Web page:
Syria’s decade of ‘death, destruction, displacement, disease, dread and despair’

Now is not the moment to reduce humanitarian aid to Syria, the UN Emergency Relief Coordinator told the Security Council on Monday, stressing that after 10 years of conflict, more support was needed to avoid further “dramatic and widespread” deterioration.

Mark Lowcock, who’s also the Humanitarian Affairs chief, said that after a decade of “death, destruction, displacement, disease, dread and despair”, Syrians “see no respite”.

Indeed “needs are higher than ever”, he said. “We estimate that 13.4 million people across all parts of Syria require humanitarian aid” – 20 per cent more than last year.

Protecting civilians

Turning to the country’s humanitarian situation, the Emergency Relief Coordinator spoke of airstrikes and intolerable levels of danger in the Al Hol refugee camp that threatens the UN’s ability to operate.

Noting that 41 residents there had been murdered this year, he explained that it houses almost 40,000 foreign and Syrian children – more than 30,000 of whom are less than 12 years old.

“It is entirely unacceptable that they remain in this unsafe environment”, Mr. Lowcock underscored, urging countries to “take their nationals home”. Many are families of former ISIL terrorist fighters, and many countries have refused to repatriate their citizens, despite pleas from UN human rights experts, arguing that they should be tried locally.

The UN relief chief said that while “a major security operation” was underway, it has forced the suspension of many humanitarian services. On Sunday, Kurdish-led forces reportedly made arrests, aimed at rooting out ISIL followers sheltering inside the camp.

“Security must be provided in a manner that does not endanger residents or violate their rights, and that does not restrict humanitarian access”, stressed the UN official.

Humanitarian access

He highlighted that some 75 per cent of the more than four million people in northwest Syria depend on aid to meet their basic needs and almost 85 per cent are reached monthly through cross-border assistance.

He shared a letter from a women’s group in Idlib that said: “As women, mothers and those responsible for our families, we stand against stopping a cross-border resolution. We do not want our children to starve.”

Mr. Lowcock advocated for more border crossings to better address the scourge of malnutrition.

Turning to the northeast, he acknowledged that while humanitarian assistance has been scaled up “needs still surpass our ability to address them”.

“We estimate that 1.8 million people require assistance in areas of northeast Syria outside of the control of the Government”, over 70 per cent of whom are in extreme need, said the UN official, adding that healthcare is insufficient and lifesaving medical supplies are dangerously low.

Bridging gaps

The UN humanitarian operation currently reaches about 7.7 million people across the country every month – a significant increase from last year that reflects the deteriorating situation.

On Tuesday, the UN will be co-hosting the Brussels V Conference in support of Syria and neighbouring countries affected by the crisis, he said, informing that UN-coordinated humanitarian organizations are seeking some $4.2 billion to reach 12.3 million Syrians inside the country and another $5.8 billion for countries hosting Syrian refugees.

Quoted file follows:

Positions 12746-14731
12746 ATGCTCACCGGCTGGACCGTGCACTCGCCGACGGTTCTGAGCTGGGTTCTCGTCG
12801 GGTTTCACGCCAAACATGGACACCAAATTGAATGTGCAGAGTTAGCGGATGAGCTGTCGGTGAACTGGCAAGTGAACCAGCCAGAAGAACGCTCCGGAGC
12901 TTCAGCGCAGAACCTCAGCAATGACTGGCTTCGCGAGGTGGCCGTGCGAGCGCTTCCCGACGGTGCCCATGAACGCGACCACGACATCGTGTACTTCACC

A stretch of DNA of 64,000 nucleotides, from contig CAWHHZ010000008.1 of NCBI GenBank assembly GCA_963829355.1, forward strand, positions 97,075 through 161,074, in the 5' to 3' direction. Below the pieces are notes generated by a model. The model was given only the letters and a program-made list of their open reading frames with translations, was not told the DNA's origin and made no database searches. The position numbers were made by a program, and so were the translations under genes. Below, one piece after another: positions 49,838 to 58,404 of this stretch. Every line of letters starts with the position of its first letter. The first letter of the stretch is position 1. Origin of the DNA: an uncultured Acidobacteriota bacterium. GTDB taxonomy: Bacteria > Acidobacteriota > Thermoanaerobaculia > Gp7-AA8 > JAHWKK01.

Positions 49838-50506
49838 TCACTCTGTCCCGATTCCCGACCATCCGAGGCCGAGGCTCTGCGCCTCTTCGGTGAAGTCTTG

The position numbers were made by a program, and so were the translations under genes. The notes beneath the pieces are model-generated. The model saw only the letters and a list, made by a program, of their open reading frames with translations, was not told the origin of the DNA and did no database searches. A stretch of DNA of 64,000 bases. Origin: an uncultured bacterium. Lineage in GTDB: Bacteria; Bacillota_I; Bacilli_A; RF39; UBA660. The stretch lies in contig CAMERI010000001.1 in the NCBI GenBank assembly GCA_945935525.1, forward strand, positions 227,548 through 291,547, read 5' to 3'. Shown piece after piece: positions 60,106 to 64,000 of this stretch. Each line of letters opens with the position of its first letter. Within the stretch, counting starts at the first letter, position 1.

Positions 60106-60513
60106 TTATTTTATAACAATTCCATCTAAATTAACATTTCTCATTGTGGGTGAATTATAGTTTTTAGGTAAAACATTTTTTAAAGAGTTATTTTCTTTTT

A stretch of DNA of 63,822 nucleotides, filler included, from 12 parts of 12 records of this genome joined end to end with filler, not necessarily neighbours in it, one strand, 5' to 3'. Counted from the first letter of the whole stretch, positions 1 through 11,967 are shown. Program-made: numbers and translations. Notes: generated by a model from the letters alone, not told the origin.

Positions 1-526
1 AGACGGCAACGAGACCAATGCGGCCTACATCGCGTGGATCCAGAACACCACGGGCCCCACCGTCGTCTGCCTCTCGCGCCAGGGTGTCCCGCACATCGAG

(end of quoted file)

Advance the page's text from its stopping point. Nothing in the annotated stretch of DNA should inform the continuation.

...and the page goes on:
“Our ability to deliver aid and stave off an even worse situation for millions of civilians will depend on the political will and financial generosity of the international community, including the countries represented in this Council”, concluded the Relief Coordinator.

‘Tragedy upon tragedy’

Painting a bleak picture of homes, hospitals, schools and water systems destroyed; the worst economic crisis in Syria’s history; and humanitarian law flouted with impunity, UN Children’s Fund (UNICEF) chief, Henrietta Fore, told ambassadors that since the fighting began, violence has killed or injured “a verified 12,000 children, and likely many more”.

It represents “tragedy upon tragedy for a once-beautiful country rendered unrecognizable today. And for a generation of children growing up knowing nothing but war”, she stated. “Across Syria, nearly 90 per cent of children now require humanitarian assistance”.

Looking ahead

Ms. Fore headlined tomorrow’s conference as “a chance to renew global support” in key areas and to urgently close the funding gap in northwest Syria, where needs are the greatest.

“Needs are multiplying”, she said, calling on the Council to “renew the Resolution on cross-border assistance” and reach an agreement on accessing children through cross-line operations.

The UN official stressed that “all parties should immediately stop attacks on children”, protect crucial services and support UNICEF’s call for “the safe, voluntary and dignified release, repatriation and reintegration of children in the northeast”.

“For millions of war-weary Syrian children, hope is all they have. We call on this Council to not only keep their hope alive but match it with the solutions and support they need — and the lasting peace they deserve”, the UNICEF chief said.

Political settlement, only solution

Considering the closed border crossings and reauthorizing the sole existing aid route, United States Secretary of State, Antony Blinken, said that compared to the complicated challenges often weighed by the Security Council, “this is not one of them”.

He added that the lives of people there, “depend on us getting urgent help. We have to do everything in our power, to create ways for that aid to get to them, to open pathways, not to close them.”

“The only long-term solution to this suffering is through a political settlement and permanent resolution to the conflict, as outlined in UN Security Council Resolution 2254”, he said.

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